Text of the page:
Sometimes, the most obvious explanation is actually the correct one.

Over the past few years, people have been wringing their hands over the rise of populism, whether it’s far-right parties in Europe, Brexiteers in the UK or Trump in the US. Is it Facebook’s fault? Is it the media? Is it because of terrorism or the refugee crisis or a general decline in trust in institutions? Is it all a Russian plot?

Well, the academics have crunched the numbers and come to an unsurprising conclusion: the rise in populism is very much correlated with a rise in economic insecurity.Populism and economic insecurity correlationThis is not a new phenomenon. There are plenty of examples in history of people being more attracted to populism when things are hard for them, just as politicians are more likely to use scapegoating and divisive tactics to take attention away from the real problem.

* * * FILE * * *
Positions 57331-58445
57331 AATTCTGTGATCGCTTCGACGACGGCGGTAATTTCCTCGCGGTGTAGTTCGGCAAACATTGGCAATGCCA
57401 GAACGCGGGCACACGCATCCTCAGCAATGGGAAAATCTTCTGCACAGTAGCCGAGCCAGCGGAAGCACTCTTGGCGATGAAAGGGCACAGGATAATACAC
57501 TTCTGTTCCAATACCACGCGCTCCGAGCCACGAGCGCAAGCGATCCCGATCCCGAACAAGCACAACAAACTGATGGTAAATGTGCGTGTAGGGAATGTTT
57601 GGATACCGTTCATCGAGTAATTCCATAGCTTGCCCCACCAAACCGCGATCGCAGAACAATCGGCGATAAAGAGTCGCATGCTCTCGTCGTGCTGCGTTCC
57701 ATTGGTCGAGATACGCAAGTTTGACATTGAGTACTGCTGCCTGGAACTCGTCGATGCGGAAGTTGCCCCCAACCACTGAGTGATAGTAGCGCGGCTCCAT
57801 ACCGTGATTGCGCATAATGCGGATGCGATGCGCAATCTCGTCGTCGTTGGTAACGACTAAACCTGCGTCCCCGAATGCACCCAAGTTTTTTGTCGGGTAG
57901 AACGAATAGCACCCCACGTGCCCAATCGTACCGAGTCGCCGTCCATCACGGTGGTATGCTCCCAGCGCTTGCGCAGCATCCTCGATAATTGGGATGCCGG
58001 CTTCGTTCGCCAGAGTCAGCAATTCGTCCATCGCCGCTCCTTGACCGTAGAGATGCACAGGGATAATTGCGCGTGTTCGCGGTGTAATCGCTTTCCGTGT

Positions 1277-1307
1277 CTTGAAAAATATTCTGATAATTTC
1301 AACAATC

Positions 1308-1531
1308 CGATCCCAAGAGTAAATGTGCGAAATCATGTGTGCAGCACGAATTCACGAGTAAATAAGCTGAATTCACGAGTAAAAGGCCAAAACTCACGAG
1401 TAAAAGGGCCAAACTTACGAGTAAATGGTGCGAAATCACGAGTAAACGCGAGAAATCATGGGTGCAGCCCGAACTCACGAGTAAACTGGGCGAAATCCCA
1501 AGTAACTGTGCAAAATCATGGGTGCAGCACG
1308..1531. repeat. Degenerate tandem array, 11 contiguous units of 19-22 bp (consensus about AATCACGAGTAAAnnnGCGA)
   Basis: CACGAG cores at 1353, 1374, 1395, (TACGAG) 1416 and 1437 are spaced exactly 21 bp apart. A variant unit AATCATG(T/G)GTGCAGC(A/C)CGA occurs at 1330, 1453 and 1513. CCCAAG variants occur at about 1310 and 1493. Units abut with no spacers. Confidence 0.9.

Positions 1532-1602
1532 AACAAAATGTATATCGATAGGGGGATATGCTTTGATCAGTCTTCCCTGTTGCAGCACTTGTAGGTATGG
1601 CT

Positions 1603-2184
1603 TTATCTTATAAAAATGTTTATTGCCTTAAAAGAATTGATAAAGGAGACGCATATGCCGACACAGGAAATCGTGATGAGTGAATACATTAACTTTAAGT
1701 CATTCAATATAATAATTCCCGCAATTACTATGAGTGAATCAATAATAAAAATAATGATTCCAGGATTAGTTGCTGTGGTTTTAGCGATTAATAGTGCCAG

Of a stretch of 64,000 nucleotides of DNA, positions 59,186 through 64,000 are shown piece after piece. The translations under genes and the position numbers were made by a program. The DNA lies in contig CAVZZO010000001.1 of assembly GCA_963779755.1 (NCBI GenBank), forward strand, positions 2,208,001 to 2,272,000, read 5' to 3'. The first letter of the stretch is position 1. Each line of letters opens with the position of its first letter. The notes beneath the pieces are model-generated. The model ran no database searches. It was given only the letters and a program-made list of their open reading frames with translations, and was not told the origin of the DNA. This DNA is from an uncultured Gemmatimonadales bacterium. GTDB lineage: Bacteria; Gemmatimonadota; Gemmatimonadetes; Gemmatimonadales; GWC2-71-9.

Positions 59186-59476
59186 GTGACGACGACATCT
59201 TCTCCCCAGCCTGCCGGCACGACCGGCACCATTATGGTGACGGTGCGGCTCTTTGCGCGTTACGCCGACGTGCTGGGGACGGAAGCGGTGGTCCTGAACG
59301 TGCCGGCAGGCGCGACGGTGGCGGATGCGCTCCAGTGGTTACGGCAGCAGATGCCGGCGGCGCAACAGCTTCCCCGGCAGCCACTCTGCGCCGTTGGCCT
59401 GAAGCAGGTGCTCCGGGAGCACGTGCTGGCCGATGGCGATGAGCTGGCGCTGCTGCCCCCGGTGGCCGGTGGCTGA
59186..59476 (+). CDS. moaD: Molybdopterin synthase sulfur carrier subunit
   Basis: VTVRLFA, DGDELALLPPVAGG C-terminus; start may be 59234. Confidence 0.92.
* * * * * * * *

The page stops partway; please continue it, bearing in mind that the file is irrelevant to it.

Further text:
Correlation doesn’t mean causation, of course, and this is not pure economic determinism at work. You can read the original article for more on how the various different factors mix together. But I think it’s good to be reminded that people like Donald Trump do not fall from the sky. They arrive at a particular time when the conditions are right, and those are usually times when a lot of people are getting shafted by the status quo.

Why is this so hard for so many media pundits and columnists to understand? Because they are the status quo.

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Andrew BlackmanBrian JosephAndrew BlackmanEmma Recent comment authors
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It’s not surprising but it’s interesting to have it confirmed by a serious survey.

Brian Joseph

This is the greatest issue of our time. I agree that economic insecurity is a major factor, and perhaps the biggest factor.

Personal observation in regards to these things is meaningless. With that, I find it frustrating that without exception every Trump supporter that I know personally is very economically secure.